the logger and initiate detonator programming.
If this programming fails, the blaster will need to re-check wire and detonator
connections, as described above.
Once programming is complete, the Blaster 400 will emit an audible signal and
display the message Ready to Fire. At this point, there exists a ten minute window in
which the shot can be detonated.
Detonate the shot when ready by holding on the FIRE buttons a minimum of 2
seconds.
Once the shot has detonated, pull the Blast key from its port and shut off the Blaster
400, disconnecting the loggers from the Blaster.
If detonation is not successful it is considered a misfire and there is a mandatory
30 minute re-entry waiting time. If detonation is successful follow standard clearing
procedures.
For multiple electronic detonators, the logger shall be tied/spliced in the middle for the
maximum amount of detonators on that logger.
If for any reason the shot needs to be aborted, removal of the blaster 1600/2400
dongle and blaster 400/1600 key will abort the shot.
Un-detonated Explosives Procedures
If any un-detonated explosive(s) are found in the mine or the process area during day
shift, the blast foreman or his designee should be notified immediately. Explosives shall
be demarcated until the blast foreman or someone from the blast crew removes the
explosive(s) from the working area and transports them to the magazine.
When explosive(s) are found during nights or weekend shifts, the mine foreman should
be notified immediately. The mine foreman or designee is authorized to transport the
explosive(s) from the discovery area to the short term (disposal) storage magazine using
proper transporting procedures provided they have completed the BATFE possessor form
and signed 5000-23 for safe handling of explosives on file.
Under no circumstances should a mine foreman attempt to handle explosives if there is any
uncertainty about safety. In such a case, secure the area and notify the blasting supervisor.
If a loading unit unearths a blast hole column containing un-detonated ANFO, the operator
will call the foreman immediately and inform him of its location. The operator should move
the loading unit away from the hole and wait for further instructions.
The mine foreman will determine if the powder crew or other qualified personnel can attend
to the un-detonated blasting material immediately. If not, blasting signs and cones will be
placed 30-feet from the hole to identify its location until the un-detonated blasting material
can be attended.
Only non-sparking and static electricity resistant tools may be used to extract the
explosives.

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When flushing the hole out with water, only non-sparking implements and fittings may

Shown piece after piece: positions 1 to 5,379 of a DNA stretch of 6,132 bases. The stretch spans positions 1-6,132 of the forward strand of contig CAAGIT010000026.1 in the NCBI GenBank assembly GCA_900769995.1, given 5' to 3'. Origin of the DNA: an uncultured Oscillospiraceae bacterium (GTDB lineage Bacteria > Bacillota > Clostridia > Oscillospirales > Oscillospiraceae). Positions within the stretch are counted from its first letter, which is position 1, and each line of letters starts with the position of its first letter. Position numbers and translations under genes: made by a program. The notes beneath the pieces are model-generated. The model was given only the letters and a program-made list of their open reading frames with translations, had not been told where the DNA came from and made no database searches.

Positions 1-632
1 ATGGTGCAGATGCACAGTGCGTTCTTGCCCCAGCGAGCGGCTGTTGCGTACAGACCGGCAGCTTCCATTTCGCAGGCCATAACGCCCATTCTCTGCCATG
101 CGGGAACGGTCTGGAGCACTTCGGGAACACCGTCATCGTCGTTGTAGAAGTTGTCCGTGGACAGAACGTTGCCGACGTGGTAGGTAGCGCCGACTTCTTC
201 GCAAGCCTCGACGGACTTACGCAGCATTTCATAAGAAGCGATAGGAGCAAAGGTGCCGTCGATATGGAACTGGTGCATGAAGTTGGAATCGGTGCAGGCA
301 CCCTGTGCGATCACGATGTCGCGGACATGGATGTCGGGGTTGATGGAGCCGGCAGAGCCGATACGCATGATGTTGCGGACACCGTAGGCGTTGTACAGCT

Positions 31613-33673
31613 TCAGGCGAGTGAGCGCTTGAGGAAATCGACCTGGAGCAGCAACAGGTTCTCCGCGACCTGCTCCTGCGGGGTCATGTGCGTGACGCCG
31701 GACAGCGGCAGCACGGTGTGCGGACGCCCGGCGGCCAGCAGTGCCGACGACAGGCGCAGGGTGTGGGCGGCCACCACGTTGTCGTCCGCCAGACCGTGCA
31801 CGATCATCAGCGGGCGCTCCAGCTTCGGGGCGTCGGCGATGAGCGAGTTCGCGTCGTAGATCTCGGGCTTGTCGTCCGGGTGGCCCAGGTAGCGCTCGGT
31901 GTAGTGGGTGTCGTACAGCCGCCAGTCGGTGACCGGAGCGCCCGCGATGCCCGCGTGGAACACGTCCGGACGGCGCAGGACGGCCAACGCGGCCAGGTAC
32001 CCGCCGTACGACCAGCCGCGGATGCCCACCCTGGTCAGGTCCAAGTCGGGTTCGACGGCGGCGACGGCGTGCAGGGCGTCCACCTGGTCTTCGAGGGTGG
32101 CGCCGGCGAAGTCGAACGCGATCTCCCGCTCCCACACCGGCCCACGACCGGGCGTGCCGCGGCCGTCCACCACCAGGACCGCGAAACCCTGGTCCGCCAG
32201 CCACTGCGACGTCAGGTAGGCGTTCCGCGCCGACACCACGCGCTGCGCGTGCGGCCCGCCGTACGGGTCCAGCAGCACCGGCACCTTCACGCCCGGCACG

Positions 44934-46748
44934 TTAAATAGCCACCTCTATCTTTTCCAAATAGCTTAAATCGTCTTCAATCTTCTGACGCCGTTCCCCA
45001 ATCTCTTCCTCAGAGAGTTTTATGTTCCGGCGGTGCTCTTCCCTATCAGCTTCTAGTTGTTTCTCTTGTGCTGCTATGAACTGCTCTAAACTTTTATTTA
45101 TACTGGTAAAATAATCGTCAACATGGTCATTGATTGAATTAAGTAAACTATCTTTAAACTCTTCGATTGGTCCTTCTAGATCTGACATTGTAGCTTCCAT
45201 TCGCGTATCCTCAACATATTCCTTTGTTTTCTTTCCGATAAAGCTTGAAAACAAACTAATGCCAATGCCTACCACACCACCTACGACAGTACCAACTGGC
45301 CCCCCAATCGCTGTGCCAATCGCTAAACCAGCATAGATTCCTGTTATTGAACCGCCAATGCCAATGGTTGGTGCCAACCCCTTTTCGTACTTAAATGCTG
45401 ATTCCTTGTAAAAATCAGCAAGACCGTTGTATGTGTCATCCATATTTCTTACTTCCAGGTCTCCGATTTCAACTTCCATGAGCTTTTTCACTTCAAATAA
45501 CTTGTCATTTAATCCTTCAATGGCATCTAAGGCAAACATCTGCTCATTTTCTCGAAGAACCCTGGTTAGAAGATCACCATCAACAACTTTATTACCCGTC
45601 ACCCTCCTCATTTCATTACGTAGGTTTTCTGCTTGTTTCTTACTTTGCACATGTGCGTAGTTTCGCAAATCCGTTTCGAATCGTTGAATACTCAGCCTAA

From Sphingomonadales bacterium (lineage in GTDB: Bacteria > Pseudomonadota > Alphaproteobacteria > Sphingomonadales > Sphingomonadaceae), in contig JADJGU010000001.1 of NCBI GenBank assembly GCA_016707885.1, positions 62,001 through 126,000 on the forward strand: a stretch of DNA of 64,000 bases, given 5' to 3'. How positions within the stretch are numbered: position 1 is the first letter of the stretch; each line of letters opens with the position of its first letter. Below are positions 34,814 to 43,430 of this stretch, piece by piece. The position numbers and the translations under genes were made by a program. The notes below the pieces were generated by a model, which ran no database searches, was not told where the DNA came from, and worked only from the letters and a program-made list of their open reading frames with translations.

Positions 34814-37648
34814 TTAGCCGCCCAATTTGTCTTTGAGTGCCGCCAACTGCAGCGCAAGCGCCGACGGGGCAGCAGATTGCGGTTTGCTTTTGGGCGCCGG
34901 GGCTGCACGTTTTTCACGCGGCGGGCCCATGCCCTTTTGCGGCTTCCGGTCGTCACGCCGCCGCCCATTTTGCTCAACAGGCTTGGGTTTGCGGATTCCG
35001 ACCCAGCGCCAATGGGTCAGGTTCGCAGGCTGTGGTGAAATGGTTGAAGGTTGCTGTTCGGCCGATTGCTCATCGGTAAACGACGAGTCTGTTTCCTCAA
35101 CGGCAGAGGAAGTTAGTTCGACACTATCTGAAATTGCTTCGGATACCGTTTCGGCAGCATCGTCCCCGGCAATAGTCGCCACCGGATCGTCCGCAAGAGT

be used.
Unplanned Detonation Procedures:
In the event of an unplanned detonation, evacuate and secure the area. Do not re-enter
the area except to rescue an injured person and then only if safe to do so. Activate the
emergency response plan as soon as possible.
Notify the following personnel immediately: Mine Operations Manager, Production General
Foreman and HSLP Manager.
Only the Health, Safety and Loss Prevention Manager or designee will immediately notify
MSHA and the State Mine Inspector.
The area must be secured and guarded until released by management after completion of
the investigation and the pertinent authorities have released the scene.
Complete an accident investigation following the COMPANY Accident Investigation
Procedure.
Disposal of Outdated or Discontinued Explosives:
When explosive materials are discontinued every effort should be made to return to
manufacturer or supplier.
Outdated or discontinued explosives shall be disposed of in accordance to Federal, State,
and Local Regulations on an active blast.
Determination of amount and location of disposal shall be made by the Blast Foreman and
Mine General Foreman.
Entry shall be made on the Blast report indicating number and type of explosives disposed
of and reason.
The blast report will be signed by the Lead Blaster/Blaster and kept on file.
Demolition Shots
Demolition shots will be conducted when other options to break oversize are not available
or feasible.
Demolition shots will follow all other applicable blasting policies and procedures.
Access to Observing Blasts
No untrained/unauthorized persons shall be allowed in active loading or blasting areas
without permission and escort from the Blast Foreman, Lead blaster or designee.
All persons requesting to observe any blast must obtain permission and clearance from the
Blast Foreman, lead blaster or designee.
Blasts will only be observed from locations permitted / designated by the Blast Foreman.
Observers must have a means of communication with the Blast Foreman.
Photographing / filming blasts must be approved by Blast Foreman and General Mine
Foreman.

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Observers will be required to understand blast procedures and comply with all procedures.
No observer shall be allowed inside cleared / blocked areas without permission from the
Blast Foreman, lead blaster or designee.